To catch catfish from a kayak, start by baiting your hook with live bait like worms or minnows. Then, cast your line out into deep water and wait for a bite.
Once you feel a tug on your line, reel in the fish slowly and carefully, being careful not to tip your kayak. When the fish is close enough, reach down and grab it by the lip with one hand, then lift it into the kayak.
You can then remove the hook and either release the fish or keep it for dinner. Just remember to always be safe when out on the water, and to bring along a life jacket and some safety gear just in case.
Locate the catfish
When it comes to catfishing, knowing where to look is half the battle. These cunning creatures tend to hide out in holes and along ledges, making them difficult to spot.
However, there are a few key places you can check if you’re hoping to snag a big one.
Fish finders can be a helpful tool for locating catfish, as they show contours and depths as well as any fish that might be in the area.
Another good option is to look in lakes and rivers in muddy waters – catfish tend to be relatively inactive during the day, so getting your bait close to their hiding spot is essential.
Finally, nighttime can also be a good time to fish for catfish, as they are more likely to be active then. So, next time you’re looking for a catfish, remember to check these key spots and you’ll be sure to have some luck.
How to hook a catfish on a kayak?
Catfishing from a kayak can be a fun and exciting way to spend an afternoon, but it’s important to remember a few things to increase your chances of success.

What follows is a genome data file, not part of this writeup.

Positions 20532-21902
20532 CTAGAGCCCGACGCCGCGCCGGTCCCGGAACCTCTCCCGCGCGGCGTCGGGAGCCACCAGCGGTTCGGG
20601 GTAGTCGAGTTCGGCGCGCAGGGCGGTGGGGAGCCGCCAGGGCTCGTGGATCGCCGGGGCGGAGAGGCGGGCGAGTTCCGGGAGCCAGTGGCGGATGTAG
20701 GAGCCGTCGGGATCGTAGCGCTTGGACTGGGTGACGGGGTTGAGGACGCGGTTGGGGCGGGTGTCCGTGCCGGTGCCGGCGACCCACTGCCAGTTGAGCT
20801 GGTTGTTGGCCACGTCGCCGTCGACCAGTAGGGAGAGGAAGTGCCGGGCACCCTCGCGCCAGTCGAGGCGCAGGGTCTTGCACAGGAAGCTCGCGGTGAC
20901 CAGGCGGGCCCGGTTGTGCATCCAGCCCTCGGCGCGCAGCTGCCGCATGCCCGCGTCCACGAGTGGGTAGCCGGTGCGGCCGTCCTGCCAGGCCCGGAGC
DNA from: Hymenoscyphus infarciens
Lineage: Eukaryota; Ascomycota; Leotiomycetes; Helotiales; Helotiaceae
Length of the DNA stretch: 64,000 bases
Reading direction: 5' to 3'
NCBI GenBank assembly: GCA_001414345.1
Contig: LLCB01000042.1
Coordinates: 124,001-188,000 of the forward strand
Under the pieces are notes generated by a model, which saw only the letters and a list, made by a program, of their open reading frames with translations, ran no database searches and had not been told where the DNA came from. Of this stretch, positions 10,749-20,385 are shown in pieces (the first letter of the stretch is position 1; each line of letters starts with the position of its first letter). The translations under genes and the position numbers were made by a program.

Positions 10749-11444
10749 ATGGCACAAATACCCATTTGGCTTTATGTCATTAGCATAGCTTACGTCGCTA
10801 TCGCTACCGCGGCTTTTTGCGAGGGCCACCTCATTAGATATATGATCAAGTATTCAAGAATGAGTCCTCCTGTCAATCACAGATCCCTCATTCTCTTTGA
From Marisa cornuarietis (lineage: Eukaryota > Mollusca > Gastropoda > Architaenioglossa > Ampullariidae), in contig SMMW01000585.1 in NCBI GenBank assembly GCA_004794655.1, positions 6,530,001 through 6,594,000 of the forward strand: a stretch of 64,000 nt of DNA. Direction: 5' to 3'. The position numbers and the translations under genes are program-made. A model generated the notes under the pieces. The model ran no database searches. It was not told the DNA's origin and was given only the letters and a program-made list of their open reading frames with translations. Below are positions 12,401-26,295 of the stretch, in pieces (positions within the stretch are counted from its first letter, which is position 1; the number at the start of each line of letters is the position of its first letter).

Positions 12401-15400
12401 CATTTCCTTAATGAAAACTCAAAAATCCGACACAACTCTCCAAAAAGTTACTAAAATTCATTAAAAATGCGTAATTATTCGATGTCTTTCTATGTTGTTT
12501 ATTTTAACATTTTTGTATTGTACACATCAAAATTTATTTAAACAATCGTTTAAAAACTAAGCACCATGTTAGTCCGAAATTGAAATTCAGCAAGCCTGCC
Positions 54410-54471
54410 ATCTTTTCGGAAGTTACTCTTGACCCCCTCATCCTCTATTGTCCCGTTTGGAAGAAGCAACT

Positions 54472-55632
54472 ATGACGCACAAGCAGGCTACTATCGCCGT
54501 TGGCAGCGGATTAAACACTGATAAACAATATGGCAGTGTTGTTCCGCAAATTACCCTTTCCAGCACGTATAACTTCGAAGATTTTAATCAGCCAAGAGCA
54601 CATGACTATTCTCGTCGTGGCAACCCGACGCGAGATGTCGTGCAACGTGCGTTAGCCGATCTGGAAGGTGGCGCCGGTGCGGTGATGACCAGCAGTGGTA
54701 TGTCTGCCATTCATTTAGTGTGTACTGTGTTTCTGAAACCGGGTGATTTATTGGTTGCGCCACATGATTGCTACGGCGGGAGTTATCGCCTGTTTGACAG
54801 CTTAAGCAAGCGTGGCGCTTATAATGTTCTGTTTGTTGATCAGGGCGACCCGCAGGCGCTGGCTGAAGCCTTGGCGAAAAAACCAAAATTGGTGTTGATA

First, consider using circle hooks instead of traditional hooks. Because they are designed to set themselves when the fish strikes, you don’t need to be holding onto the rod, which can be helpful if your rods are secured in holders.
Secondly, remember that patience is key – it might be a waiting game, so make sure you’re comfortable before you settle in for a long day on the water.
Finally, when you do hook a fish, give it a minute to make sure the hook is set before reeling it in, and be careful not to lean too far over the side of your kayak while fighting the fish – you don’t want to lose balance and tip yourself overboard.
How do you keep catfish on a kayak?
If you’re lucky enough to catch a catfish on your kayak, there are a few things you can do to keep it fresh until you make it back to shore. First, if possible, put the fish in a live well or cooler with aerated water. This will help keep the fish alive and fresh for longer.
If you don’t have a live well or cooler, you can still keep the fish fresh by wrapping it in wet towels and placing it on ice.
The most important thing is to keep the fish cool and out of the sun – if it gets too warm, the fish will start to spoil quickly.
Kayak fishing for catfish can be a great way to enjoy a day out on the water, but it’s important to remember to be safe and prepared.
Wear a life jacket, bring along some safety gear, and know where to look for these cunning creatures. If you follow these tips, you’ll be sure to have a successful day of kayak fishing for catfish.
Justin Johnston is an avid outdoorsman and passionate fisherman. He has over 15 years of experience fishing in lakes, rivers, and streams all across the country. When he’s not out on the water, he enjoys writing about his adventures and sharing tips with other anglers.
Last updated on June 26, 2022 by Duncan Barrett